One of the big anti climaxes of this generation was the cloud- cloud powered gaming would be, we were told, the future, allowing for new, dynamic, emergent gameplay experiences that would never have n=been possible otherwise. Microsoft especially pushed for the potential of cloud gaming extremely hard at the beginning of the generation, claiming that its potential would more than compensate for the power difference that the Xbox One and PS4 have.
Spoilers- none of that happened (except, may be Crackdown 3). The utilization of cloud gaming remained minimal at best, the PS4 remained the more powerful console (Microsoft is now releasing entirely new hardware, the Xbox Scorpio, to counteract this), and all the proselytizing about the power of the cloud has come to nothing.
One of the people who truly believed in the power of the cloud was the CEO of Stardock, Brad Wardell, he had noted its potential for games. So when we got the chance to chat with him again, we asked him about the apparent abandonment of cloud gaming, Crackdown 3 aside. Why does he think this happened? And according to him, does cloud gaming still even have a future?
“In the immediate future? Well, it’s always the difference between what is marketable and what is possible,” Wardell said. “I’m actually surprised more people haven’t done it, but on the other hand, the cloud computing assets available to use tend to be a lot more expensive than what I would have expected. Know that we do some cloud computing with our games, and it’s proven- the services, I won’t go into them, but they’ve all seen costs way more than we would have expected. So that’s one of the things we didn’t realize- let me walk you through what I mean by that.
“Let’s say you buy a game, you buy it on your computer. Playing it on your computer has no ongoing costs to the developer or publisher, right? Let’s say you play the new Zelda game, it doesn’t cost Nintendo any money when you play that, right? But in the cloud computing world, if you’re playing that Zelda game, and they create this really sophisticated virtual world full of stuff, and streaming it to you, you playing that game actually costs them money. I still think there’s a market for that, but the costs of doing that need to go way down. I mean, it’s orders of magnitude more than what I would have expected it to be.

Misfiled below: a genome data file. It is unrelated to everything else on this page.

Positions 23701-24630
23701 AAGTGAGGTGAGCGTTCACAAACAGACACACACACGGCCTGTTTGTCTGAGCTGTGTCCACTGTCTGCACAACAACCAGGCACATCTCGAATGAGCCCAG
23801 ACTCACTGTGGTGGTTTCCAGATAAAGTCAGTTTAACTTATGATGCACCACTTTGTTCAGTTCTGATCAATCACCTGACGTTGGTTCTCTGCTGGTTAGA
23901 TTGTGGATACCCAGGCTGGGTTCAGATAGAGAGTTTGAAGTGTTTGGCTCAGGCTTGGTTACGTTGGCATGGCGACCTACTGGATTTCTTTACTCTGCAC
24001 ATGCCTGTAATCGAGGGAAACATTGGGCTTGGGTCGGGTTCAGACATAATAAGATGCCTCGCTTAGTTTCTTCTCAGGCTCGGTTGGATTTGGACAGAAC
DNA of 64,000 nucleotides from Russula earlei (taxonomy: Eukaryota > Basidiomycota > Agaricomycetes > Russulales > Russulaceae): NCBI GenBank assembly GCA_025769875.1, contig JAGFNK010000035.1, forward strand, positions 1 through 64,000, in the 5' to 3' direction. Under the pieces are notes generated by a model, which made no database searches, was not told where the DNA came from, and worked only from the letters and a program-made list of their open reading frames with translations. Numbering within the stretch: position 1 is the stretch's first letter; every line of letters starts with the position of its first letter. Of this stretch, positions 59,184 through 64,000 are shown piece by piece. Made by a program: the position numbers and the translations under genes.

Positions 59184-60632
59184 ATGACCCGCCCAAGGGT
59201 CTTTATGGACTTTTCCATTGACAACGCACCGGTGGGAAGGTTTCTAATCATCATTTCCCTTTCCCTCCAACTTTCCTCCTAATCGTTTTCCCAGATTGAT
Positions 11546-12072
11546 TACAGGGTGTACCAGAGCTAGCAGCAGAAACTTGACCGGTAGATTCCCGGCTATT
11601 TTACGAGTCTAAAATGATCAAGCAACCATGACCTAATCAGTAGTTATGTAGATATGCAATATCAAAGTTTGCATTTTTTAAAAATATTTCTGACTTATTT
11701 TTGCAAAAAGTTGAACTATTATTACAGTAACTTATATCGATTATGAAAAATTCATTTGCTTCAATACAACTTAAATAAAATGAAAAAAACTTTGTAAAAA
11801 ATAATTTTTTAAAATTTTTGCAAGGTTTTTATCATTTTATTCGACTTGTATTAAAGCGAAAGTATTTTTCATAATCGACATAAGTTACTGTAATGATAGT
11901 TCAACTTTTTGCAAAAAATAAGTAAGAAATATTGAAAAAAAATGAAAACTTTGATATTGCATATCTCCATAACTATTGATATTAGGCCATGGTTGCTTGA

The difference, then, comes down to the difference between having a one time sunk cost on development (that you can make back with sales of the game), versus having a one time sunk cost on development with ongoing maintenance costs on top of that.
“Exactly, and I think that’s- I think most of us on the tech side are excited about the cloud computing stuff, but anyone who looks at the costs goes, ‘This is really expensive!’ And that was one of the big shocks to us, it was a sticker shock, of just how much we got charged for doing stuff on the cloud.”
So ultimately, like so much else, it comes down to the economics of the situation- if cloud is the future, it needs to be cheaper before developers flock to it. In a sense, this is like the problem that VR (another emergent technology we were promised would be the ‘future’) faces, except for developers- as long as the costs aren’t accessible, people simply are not going to care.